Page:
Curly Girl

Having wavy to curly hair has been a long process of discovery and trial and error, of slowly figuring out how my hair works. My dad has tight, tight curls, and my mom has slightly wavy hair. Put those two things together and you get my hair.

There are a few things I’ve learned over the past, oh, fifteen years about what to do and not do with medium curly hair. Whereas anyone with hair like my dad’s could never mistake their hair for straight, I thought mine was normal straight hair well into my teens, when the trend was for perfectly straight, shiny hair. So through high school I tried things like blow-drying it straight, using a curling iron, washing and brushing it every day. One of my friends told me once that it looked “nappy.” He was a boy though, and in retrospect, I think I didn’t do too too bad as far as teenage hair goes.

At some point I figured out the following:

1) This hair should never be brushed. At least, never when it’s anywhere near dry. Combs and brushes should stay far, far away from it lest it turn into a big, big ball of frizz.

2) Blow drying without a diffuser is a also recipe for disaster. This is actually pretty frustrating, because hotel hair dryers NEVER have a diffuser, rendering them basically useless to me. So I typically have the choice between lugging my own hair dryer with me (and it’s French, so it won’t work in the States), or air drying for the length of my stay (which is more or less doable, of course, depending on the outdoor temperature!).

3) There’s no need to wash my hair every day. However, shampooing without conditioner is out of the question—my hair becomes a massive, massive knot. So I’ve taken to shampooing my hair twice a week, and am thoroughly annoyed by the tiny, tiny conditioner bottles in France. Could someone please just sell me a good quart’s worth of conditioner rather than making me buy a new bottle every three weeks? Shampoo bottles last me months, on the other hand.

4) There is nothing I can do to make my hair look good in the morning without wetting it. I don’t know how some women do it. Is their bed head not monstrous like mine or do they simply not care as much?

Last week a friend mentioned the Curly Girl method for curly hair, so now I’m heading even farther into the curly hair universe and trying it out. The idea is 1) to ditch shampoo as much as possible, or to use sulfate-free shampoo, and to use silicone-free styling products, 2) to “plop” your hair before drying (=wrap it up in a t-shirt to start it drying), and 3) to be extremely gentle with it once it’s on its way to drying (=use a diffuser, don’t touch the curls, etc).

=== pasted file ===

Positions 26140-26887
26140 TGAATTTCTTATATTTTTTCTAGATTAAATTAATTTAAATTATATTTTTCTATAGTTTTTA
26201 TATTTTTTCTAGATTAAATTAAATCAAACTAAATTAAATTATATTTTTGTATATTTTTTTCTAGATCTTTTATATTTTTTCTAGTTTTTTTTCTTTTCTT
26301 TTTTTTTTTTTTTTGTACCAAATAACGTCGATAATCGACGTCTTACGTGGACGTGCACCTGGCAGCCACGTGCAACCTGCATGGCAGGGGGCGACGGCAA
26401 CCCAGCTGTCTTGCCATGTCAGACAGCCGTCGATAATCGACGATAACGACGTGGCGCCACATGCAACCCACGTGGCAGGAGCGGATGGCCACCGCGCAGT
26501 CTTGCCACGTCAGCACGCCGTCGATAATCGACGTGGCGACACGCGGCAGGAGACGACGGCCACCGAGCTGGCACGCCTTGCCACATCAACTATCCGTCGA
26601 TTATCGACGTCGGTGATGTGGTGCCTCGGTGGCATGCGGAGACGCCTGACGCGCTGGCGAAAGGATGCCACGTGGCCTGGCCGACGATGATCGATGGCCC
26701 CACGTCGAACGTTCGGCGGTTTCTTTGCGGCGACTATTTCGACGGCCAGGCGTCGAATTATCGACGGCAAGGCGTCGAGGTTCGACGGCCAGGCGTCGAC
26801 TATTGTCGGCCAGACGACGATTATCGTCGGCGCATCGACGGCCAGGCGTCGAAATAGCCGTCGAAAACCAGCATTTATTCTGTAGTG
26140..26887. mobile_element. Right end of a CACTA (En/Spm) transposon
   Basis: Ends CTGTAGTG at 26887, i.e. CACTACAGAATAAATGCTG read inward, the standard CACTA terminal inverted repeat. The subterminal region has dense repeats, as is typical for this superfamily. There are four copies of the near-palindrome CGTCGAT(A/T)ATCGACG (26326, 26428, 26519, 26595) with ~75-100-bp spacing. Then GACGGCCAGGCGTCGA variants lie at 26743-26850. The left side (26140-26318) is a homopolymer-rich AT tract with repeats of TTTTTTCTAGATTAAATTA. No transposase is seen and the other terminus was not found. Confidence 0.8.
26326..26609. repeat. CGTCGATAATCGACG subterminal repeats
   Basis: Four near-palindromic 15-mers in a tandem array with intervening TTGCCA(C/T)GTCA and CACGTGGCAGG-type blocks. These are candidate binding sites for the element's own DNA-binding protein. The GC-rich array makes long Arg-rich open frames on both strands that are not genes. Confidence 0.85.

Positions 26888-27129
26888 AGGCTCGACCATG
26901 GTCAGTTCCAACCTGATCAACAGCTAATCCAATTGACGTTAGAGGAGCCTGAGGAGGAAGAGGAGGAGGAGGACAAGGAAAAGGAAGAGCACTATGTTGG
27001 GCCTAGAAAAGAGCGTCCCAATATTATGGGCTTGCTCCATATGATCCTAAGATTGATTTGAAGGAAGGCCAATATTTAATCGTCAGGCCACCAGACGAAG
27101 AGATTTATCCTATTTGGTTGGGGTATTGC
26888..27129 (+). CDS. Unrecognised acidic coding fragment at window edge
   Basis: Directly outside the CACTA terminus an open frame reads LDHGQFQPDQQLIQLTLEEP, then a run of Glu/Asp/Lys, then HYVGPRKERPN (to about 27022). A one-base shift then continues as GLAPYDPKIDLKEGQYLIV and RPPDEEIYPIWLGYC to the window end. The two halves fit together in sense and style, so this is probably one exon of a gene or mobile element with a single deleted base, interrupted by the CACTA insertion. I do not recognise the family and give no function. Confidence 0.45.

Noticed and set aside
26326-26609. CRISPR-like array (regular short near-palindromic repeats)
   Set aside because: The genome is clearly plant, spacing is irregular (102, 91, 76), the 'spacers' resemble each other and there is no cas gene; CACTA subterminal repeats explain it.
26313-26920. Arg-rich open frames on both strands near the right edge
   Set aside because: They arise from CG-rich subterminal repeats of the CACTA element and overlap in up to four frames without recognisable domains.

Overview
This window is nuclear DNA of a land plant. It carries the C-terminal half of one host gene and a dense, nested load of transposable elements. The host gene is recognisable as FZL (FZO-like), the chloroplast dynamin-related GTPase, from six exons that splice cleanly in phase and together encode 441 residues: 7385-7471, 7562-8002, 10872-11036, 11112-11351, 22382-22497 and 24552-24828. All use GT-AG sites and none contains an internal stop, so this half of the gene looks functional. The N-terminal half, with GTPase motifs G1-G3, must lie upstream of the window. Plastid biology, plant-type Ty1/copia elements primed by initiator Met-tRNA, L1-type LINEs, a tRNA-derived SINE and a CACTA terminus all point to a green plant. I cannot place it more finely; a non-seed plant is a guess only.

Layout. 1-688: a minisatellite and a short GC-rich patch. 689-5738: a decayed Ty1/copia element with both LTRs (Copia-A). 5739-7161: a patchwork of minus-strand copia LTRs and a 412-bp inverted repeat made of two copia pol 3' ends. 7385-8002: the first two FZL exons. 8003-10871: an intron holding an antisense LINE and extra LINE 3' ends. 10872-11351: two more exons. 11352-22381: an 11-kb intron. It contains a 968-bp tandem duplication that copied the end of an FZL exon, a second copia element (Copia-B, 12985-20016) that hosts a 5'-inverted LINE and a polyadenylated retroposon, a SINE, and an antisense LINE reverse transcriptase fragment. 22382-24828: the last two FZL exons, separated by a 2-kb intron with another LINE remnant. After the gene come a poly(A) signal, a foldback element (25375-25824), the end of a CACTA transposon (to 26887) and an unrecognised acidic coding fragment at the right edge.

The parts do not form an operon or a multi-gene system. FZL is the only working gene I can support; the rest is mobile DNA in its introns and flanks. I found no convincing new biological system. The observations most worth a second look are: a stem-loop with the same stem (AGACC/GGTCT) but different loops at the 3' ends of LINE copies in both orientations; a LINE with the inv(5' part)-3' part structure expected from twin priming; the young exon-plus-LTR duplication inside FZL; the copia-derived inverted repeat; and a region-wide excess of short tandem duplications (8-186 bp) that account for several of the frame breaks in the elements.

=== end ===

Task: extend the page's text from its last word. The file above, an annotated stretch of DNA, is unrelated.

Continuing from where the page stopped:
So far it seems to be having a pretty dramatic effect:

The right side

The right side (sorry for the lack of light)

The only problem is that, even as natural as it is, it takes a lot longer than my normal hair routine. I’m on vacation now so I have time to wander around the house with a t-shirt on my head, but that time will be up on Monday. So either I half-ass it, or I get up fifteen minutes earlier.

Also, silicone-free styling products (I was specifically hoping for a leave-in conditioner) appear to be nearly impossible to find in Poitiers. Most of the websites I’ve browsed, even in French, recommend products that seem to be distributed only in the UK or the US. For now I’ve only found Timotei’s “pure” après-shampooing (no real surprise there, this is a brand that claims to be “natural”) and Franck Provost’s “24h mousse coiffante, expert boucles” (this one, on the other hand, was quite surprising). Fortunately, these are two of the cheapest products at the grocery store.

It remains to be seen whether my hair will get greasy without shampoo… anyone else out there with this kind of curly hair?

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3 thoughts on “Curly Girl

  1. L says:

    I stopped using commercial shampoo and conditioner about a year ago and my wavy/undisciplined hair now dries curly (although brushing it reduces the curls to a 40’s style wave). My break through discovery was rinsing with a apple cider vinegar- water mixture. It’s the best detangler I have ever tried, hands down (plus it’s really really cheap!). With my hair tangle free, I don’t miss commercial conditioners. I’ve become accustomed to the smell in the shower and I don’t think you can smell anything once my hair dries (although my husband says otherwise, including days I don’t use vinegar). That’s my 2¢!

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